> tests. So, write tests for the areas that work but you think might
            > break when you make the changes. When you first start writing unit
            > tests it is easy to get carried away writing lots of tests that
            never
            > fail - try not to go down that route if you can.
            >
            > Saying that, if you are extending the system, then just write tests
            > (upfront) for the new part you are writing.
            >
            > Dave Chaplin
          • John Carter
            ... The answer, as it has been given by many others, is It s bloody difficult! But I have a small but useful suggestion from something I m playing with on
            Message 5 of 6 , May 17, 2001
              On Tue, 1 May 2001, Anders Bendtsen wrote:

              > I'm working on a project where we are considering using XP. Out project
              > manager one day asked: 'How do you use uni test with our old code?' A
              > good question. Has anyone any experience with writing unit test for
              > existing code.

              The answer, as it has been given by many others, is "It's bloody
              difficult!" But I have a small but useful suggestion from something I'm
              playing with on the backburner.

              I call the problem the hairball problem. You want to test a class, but
              can't because it seems to require you lift the whole blooming hairball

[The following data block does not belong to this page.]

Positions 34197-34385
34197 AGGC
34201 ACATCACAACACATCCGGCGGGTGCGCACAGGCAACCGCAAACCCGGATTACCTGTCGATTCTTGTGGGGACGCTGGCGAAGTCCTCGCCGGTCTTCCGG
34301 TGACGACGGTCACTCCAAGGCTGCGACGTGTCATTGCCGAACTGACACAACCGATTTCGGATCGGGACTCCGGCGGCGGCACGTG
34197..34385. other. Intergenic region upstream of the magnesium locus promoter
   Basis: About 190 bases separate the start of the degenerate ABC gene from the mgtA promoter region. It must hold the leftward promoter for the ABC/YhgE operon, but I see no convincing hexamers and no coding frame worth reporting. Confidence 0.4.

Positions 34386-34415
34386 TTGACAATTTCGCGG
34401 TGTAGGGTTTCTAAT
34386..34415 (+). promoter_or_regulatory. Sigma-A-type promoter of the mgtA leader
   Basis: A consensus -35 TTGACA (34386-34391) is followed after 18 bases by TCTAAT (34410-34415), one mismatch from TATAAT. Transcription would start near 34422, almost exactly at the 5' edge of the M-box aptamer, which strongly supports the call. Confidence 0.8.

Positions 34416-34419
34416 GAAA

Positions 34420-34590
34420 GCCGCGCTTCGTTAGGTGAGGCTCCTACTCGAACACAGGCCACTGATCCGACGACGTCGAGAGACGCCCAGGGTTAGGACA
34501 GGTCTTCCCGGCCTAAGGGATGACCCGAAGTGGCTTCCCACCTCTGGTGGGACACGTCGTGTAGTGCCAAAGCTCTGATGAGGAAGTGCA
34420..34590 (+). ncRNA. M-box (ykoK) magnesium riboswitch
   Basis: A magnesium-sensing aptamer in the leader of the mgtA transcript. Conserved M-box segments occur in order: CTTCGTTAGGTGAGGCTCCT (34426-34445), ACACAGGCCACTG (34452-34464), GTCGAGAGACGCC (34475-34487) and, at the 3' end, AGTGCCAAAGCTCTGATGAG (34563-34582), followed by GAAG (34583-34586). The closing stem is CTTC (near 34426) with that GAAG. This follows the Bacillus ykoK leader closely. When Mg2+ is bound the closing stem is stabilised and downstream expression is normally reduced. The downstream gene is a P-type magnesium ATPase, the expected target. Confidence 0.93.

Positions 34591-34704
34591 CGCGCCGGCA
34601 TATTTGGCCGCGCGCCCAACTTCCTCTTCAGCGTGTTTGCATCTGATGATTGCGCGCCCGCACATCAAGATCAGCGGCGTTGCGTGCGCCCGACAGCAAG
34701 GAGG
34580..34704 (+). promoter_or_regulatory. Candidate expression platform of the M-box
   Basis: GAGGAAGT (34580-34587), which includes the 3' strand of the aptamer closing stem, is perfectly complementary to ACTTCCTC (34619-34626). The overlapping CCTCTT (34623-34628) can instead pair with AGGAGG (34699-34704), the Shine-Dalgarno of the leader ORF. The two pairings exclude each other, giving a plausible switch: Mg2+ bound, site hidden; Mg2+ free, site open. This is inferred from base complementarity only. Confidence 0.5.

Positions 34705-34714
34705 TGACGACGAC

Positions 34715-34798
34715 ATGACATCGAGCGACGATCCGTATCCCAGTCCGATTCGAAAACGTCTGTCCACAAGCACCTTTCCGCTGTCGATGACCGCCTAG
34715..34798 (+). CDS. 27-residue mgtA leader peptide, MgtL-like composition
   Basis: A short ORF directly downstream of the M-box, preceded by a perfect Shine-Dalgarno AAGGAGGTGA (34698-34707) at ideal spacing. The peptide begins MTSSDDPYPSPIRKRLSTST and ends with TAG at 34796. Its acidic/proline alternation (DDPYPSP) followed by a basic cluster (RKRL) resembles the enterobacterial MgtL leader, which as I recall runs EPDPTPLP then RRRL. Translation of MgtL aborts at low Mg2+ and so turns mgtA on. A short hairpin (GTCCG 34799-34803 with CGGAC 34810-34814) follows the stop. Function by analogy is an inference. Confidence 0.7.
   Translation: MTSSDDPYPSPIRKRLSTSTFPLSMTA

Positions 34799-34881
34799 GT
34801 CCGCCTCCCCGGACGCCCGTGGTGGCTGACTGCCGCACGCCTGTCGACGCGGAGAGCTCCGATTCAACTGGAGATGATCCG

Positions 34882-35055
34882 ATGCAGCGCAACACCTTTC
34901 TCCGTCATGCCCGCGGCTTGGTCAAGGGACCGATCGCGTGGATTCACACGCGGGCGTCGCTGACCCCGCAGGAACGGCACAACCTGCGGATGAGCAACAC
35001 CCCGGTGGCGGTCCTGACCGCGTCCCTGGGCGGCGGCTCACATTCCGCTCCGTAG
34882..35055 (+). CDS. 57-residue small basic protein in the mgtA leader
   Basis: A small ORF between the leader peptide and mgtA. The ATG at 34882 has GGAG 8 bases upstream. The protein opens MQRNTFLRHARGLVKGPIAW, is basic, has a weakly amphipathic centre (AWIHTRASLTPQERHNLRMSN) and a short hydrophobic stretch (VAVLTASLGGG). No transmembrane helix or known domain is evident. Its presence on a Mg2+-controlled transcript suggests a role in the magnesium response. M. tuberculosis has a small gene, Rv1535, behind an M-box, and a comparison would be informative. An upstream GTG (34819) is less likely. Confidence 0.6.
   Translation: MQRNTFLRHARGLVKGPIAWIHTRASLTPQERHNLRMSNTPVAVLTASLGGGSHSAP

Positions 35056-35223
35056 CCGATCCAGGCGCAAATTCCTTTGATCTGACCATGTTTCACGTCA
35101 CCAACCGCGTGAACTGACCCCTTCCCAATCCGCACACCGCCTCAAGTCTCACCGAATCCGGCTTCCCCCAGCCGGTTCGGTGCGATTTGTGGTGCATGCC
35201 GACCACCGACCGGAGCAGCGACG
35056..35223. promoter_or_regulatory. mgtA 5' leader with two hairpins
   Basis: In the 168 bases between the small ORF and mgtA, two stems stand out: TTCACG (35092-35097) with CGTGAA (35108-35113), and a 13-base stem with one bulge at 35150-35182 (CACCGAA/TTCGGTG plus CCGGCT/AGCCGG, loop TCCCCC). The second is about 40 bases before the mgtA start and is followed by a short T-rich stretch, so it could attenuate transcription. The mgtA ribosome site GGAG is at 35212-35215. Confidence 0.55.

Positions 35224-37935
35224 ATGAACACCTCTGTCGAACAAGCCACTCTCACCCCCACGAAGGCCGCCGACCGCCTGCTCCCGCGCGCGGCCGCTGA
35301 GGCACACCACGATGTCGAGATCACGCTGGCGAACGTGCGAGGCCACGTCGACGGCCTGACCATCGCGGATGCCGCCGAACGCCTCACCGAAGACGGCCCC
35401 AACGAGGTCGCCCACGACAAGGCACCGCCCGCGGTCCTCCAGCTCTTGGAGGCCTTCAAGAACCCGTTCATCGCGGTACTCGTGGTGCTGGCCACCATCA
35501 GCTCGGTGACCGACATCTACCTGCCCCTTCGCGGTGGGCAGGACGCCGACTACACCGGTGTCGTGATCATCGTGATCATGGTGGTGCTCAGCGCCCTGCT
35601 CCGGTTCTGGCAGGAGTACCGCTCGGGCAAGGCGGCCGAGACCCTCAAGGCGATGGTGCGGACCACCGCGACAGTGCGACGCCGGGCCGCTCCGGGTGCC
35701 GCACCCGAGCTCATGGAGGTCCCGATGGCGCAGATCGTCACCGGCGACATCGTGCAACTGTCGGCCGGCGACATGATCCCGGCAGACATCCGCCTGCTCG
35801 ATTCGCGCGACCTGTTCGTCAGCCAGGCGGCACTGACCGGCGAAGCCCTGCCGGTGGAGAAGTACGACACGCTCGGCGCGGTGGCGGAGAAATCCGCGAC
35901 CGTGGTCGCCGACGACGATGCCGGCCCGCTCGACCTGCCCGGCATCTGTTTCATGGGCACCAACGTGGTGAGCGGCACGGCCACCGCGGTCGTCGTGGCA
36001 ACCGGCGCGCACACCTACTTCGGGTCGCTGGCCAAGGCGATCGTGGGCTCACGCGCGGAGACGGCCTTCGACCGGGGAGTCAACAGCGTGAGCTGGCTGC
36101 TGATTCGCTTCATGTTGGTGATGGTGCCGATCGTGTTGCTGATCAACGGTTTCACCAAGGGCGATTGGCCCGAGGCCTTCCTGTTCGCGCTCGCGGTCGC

into your test just to compile!

              Madness lies that way....

              So I have been fiddling with an alternative approach....

              This descends into pure C++ (gcc variety) but the principles can be
              extracted and applied in a different manner to other flavoured
              hairballs...

              My idea is we can segment classes into the following categories....

              Category A - Infrastructure
              Things like ostream, string etc. etc. Things that are part of the system
              that we can assume are correct.

              We don't test these. (Warning : stl templates of hairball classes
              probably shouldn't be regarded as entirely harmless...)

              Category B - Primitive classes.
              Classes whose methods do not invoke methods on any class other than
              itself or an Infrastructure class.

              These are pretty simple and we probably could fairly easily tease them
              out of the hairball and test. Start by writing unit tests for these
              classes.

              Category C - MetaPrimitive classes.
              Classes whose methods do not invoke methods on any class other than
              itself or Primitive Class or an Infrastructure class.

              These are less simple and but we probably could fairly easily tease them